Artwork (not mine) inspired by Joseph Cornell 

encapsulated into being:
an A, an E, maybe a D
or, perhaps, two Ts:

You grow into your name,
or maybe you don’t know
what it means. Google tells you
that you’re a “child of God”,
or “the Messenger of Angels”.
But I don’t want empty titles, or
non-definitive purposes. Neither am I
a word lost in the passages
of light, or meaningless verses.

The story spills, rolling about
from the dregs: pale pastures of bitter coffee.
Of two really bad wines –
a glass flute lies casually on its thinly, curved side.

A discarded button lies on the floor,
reflecting a pale bluish Singer hue.
Ethereal grandmother eyes, sandwiched
between ancient, jovial mischief
now sparkle as she takes to the tale:

“80 years of strife,
and of withered family life –
of the seas and of many lovers,
drowned in the jungles of Malaya.
A man that disappeared off the coast,
taken by two khaki-clad men:
who is to say, or say afoul
of these dangerous mice
that masquerade as men?”

Somewhere in between
the halogen lights
rests the slight pause
of her dexturous fingers,
the shadow looming

in the form of benign presence,
all in all, right in front of me –
she who wears them all,
clandestine threads
inpalpably woven in her blood:

she, half-hidden by the light
of the lamp, who gently
pokes the needle through the cloth,
humming the medley under her breath.

“I took you to the fortune teller
and he took a look at you –
and he named you right there, and then.”

But what does it mean, Mum?

She continues to sew,
the silence punctuated
by the scrape of the key.
The door creaks open
and a stilted gasp of light peers in.

It dances on her face,
illuminating buttonhole dimples,
tracing soft-worn wrinkles
and lifting her face
from somnabulant monsters.

“I don’t know, honey –
count it as a blessing from the gods?
But what you make of it:
that, I can say, such will be.”

9 thoughts on “Names

  1. Very honest one, which is the highest compliment one can give.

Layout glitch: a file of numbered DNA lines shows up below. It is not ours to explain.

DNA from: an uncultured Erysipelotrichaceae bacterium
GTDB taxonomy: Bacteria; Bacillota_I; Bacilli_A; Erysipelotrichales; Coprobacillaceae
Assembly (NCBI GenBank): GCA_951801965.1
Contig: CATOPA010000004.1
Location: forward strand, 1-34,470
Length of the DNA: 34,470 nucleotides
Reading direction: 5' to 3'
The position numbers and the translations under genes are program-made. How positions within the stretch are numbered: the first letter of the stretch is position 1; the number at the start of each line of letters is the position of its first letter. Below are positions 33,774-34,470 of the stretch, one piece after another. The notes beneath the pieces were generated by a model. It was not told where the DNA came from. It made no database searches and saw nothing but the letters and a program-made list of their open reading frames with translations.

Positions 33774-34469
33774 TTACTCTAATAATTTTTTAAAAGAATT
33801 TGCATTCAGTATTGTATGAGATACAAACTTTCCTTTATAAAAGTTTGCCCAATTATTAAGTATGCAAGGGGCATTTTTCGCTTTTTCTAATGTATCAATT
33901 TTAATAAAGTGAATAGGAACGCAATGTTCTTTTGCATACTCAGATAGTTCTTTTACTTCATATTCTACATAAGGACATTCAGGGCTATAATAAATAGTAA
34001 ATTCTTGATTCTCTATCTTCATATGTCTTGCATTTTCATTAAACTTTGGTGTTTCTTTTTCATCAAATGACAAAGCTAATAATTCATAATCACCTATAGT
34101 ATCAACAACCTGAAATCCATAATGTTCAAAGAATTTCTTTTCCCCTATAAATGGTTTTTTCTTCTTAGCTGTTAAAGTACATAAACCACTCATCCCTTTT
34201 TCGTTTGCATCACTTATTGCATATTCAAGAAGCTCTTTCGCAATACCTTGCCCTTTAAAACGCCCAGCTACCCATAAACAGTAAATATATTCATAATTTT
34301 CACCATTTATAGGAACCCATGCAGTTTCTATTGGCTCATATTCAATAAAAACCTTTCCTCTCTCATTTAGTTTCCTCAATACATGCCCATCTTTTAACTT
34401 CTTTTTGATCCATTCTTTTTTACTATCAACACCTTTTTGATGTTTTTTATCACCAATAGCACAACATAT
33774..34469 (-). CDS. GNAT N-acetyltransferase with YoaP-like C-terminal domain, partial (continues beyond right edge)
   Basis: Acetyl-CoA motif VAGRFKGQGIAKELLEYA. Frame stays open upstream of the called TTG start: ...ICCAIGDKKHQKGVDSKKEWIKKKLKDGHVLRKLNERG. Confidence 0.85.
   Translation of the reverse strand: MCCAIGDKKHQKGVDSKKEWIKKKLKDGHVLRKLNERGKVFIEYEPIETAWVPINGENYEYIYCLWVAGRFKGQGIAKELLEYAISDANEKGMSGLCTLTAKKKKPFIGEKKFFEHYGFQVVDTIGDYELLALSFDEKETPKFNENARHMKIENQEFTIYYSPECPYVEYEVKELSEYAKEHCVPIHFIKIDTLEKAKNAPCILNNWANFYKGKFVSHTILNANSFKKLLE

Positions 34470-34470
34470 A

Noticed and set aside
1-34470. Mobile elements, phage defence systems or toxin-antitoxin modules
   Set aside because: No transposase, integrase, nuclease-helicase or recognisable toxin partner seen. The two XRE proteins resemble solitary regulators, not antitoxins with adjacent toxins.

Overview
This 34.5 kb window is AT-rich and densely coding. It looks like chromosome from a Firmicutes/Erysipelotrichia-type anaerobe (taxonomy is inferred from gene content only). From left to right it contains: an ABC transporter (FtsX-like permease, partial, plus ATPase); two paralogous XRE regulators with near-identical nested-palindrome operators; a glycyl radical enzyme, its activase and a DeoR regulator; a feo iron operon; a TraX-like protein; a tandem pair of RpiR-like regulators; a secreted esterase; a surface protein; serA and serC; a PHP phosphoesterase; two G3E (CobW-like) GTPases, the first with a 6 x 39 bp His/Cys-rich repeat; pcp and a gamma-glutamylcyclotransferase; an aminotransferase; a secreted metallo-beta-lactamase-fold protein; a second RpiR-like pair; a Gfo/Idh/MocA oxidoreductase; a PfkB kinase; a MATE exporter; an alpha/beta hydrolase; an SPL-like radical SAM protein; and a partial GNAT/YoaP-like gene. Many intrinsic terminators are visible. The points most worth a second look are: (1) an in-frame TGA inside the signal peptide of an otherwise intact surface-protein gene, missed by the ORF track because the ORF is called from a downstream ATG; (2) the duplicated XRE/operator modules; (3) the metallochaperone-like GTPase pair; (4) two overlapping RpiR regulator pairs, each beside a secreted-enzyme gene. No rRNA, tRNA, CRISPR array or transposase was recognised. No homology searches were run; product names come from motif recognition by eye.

Jean, I mean no offence, and please erase my comment if it ends up meaning so, and I don’t want to play the wise guy role, since that annoys me as hell, but I have to tell you there is nothing written, at least not something intrinsically bad or intrinsically limiting.

    We all fall for the patterns and expect them to mean something, but at the end it’s about what or who makes/made you happy. It’s time to think about yourself if you allow me to give my opinion.

    Liked by 3 people

    1. Hey – not at all. I really appreciate that you took the care and time to write this. I did have a feeling that this was kinda botched, but couldn’t pin it down properly. This was supposed to be about how names, what naming in general could mean and what they represented, but reading your comment now makes me think that perhaps I was too philosophical about the entire matter and lost the ‘feeling’ in the process. Sometimes, when I write, I feel like I’ve strangled it – and when I give it too much space, I feel extremely dissatisfied. It’s just…*deep sigh*

      Liked by 1 person

  2. I enjoyed this immensely. You have such a way with words. I would have to read it a few more times to get the depth of it — which I trust is there — though I can sense the validity of the previous comment, in that there is a flair of obscurity in your words. Still, the reader is drawn toward it.

    Not sure if I ever mentioned that my name inadvertently wound up meaning “Manly Godly Father” in three biblical languages (Greek, Hebrew, and Latin, respectively). But this is only because my dad was talking to a ham radio operator named “Andy” (Andros) at the time of my birth; he wanted the two boys to have the Irish names “Pat” and “Mike” for middle names, since he was part Irish (and I got “Michael”) and of course “Pope” was the family name, Latin for “father.”

    This intrigued me at an early age. I then began to read the family Bible in a search for the meaning of Saint’s names. Also, since my mother’s name was “Mary” (the mother of Jesus) and my father’s was “David” (Jesus being of the House of David), I got on a Jesus-kick as a seven year old. My dad responded by confiscating the Bible and forbidding me to read it.

    But that’s an anecdotal tangent. Consider it a paranthetical note. I do believe, however, that names have power. It might be interesting to explore this theme further.

    Good to hear from you again.

    Liked by 1 person

    1. Hi AP, it’s good to hear from you again too! Thank you for sharing your anecdote about your own name, and what you think about the poem. 🙂 It does seem that an investigation of some sort would be good in the power and meaning of names…

      Liked by 1 person

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